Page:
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The committee’s second report of this Session therefore recommended a statutory regime to govern the hearings that give warrants for further detention. We suggested that there should be more stringent requirements about the information that must be contained in the statutory notice given to a suspect before such a hearing; that there should be measures to define more closely the power to withhold information from the suspect and his or her lawyer; that there should be provisions for special advocates to represent the interests of the suspect at any closed part of the hearing; that there should be express provision for the right of the suspect to cross-examine the investigation officer; and that any restrictions on disclosure or participation are subject to the overriding requirement that the hearing of the application be fair. We have attempted to put those requirements into our amendment. I hope very much that the Minister will feel able to enter this discussion with us about how far the safeguards for extending detention from 14 to 28 days are satisfactory and in accordance with our human rights requirements. I beg to move.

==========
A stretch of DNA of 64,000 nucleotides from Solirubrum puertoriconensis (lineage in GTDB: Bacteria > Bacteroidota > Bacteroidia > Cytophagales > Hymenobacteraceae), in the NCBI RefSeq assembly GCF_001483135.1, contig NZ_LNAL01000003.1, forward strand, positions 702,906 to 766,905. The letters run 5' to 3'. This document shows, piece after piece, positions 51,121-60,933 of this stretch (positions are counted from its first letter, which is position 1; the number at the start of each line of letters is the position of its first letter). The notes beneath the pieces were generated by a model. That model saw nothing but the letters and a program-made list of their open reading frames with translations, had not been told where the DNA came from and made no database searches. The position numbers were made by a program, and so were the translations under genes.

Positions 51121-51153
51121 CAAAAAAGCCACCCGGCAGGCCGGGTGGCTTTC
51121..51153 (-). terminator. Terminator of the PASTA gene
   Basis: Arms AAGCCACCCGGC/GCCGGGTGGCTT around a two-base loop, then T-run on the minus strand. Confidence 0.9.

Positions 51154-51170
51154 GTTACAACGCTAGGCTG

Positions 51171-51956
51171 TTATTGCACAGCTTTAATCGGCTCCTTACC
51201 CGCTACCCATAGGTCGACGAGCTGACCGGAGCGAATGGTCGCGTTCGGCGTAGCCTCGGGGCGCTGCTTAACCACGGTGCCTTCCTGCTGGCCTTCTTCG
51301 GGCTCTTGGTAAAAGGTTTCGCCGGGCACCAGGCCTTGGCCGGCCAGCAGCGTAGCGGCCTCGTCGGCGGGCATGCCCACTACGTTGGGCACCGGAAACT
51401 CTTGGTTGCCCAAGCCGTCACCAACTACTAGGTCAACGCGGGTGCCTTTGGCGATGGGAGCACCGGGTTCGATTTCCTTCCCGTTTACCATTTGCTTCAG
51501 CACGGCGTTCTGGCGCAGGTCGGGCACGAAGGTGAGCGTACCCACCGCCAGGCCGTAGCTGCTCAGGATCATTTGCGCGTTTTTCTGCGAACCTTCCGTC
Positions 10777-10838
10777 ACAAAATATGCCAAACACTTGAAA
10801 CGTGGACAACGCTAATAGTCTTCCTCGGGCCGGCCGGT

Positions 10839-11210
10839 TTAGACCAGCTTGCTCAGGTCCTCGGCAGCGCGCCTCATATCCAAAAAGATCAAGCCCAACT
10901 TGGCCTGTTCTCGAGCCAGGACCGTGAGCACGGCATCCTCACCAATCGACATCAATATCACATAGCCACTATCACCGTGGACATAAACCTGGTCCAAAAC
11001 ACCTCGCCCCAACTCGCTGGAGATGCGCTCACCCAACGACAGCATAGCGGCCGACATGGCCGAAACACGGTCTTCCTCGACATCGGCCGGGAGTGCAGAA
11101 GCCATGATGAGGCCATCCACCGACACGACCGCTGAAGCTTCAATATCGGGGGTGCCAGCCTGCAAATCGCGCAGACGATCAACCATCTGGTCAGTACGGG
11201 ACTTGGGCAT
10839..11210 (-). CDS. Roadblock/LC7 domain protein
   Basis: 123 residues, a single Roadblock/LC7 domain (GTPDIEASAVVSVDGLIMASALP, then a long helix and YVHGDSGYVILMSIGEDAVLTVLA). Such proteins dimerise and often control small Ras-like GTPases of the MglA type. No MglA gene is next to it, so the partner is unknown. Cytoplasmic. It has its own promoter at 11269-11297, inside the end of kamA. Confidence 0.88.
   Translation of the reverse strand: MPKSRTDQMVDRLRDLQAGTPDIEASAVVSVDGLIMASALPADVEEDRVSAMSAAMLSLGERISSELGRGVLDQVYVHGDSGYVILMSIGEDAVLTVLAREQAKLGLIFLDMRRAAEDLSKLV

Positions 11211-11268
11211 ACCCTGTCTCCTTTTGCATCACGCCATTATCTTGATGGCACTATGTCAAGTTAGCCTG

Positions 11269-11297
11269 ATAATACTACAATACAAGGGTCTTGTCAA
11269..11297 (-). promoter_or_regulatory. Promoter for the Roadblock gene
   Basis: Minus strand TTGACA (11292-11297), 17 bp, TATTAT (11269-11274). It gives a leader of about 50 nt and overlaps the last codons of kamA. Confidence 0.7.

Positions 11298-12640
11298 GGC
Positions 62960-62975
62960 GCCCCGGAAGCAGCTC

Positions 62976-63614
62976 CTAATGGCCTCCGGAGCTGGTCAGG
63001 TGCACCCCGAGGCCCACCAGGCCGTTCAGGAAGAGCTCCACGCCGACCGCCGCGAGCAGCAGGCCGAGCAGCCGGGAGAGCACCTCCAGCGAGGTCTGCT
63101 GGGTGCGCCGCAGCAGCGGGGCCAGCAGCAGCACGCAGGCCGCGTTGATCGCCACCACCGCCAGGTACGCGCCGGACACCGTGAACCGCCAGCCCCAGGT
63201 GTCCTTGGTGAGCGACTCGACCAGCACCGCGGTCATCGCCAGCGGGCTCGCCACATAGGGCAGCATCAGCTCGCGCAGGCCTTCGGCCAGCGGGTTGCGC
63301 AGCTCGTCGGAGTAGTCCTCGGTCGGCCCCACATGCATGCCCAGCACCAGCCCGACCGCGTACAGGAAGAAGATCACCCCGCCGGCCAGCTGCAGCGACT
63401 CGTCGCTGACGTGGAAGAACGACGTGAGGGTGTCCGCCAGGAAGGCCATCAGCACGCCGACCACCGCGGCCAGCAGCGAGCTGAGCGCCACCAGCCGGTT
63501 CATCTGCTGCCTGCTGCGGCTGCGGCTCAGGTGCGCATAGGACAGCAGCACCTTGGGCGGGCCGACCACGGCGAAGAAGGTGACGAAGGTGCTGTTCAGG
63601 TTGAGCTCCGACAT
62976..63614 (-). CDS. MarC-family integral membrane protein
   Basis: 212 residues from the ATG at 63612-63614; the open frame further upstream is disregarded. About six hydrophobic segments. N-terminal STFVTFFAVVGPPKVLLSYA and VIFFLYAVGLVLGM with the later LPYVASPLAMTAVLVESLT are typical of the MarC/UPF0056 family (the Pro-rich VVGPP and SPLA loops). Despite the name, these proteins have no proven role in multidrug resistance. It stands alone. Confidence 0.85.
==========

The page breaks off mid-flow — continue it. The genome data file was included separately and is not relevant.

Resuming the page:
Lord Lester of Herne Hill: I have put my name to this amendment, as well as being a member of the Joint Committee on Human Rights. The noble Baroness, Lady Stern, has said everything that needs to be said. I should like to add one or two points. Although this issue may now seem academic in one sense, it is not at all academic because the Home Secretary’s Statement in the other place has indicated that a Bill is in the offing, if and when it is needed, which would extend the period of detention without trial beyond 42 days.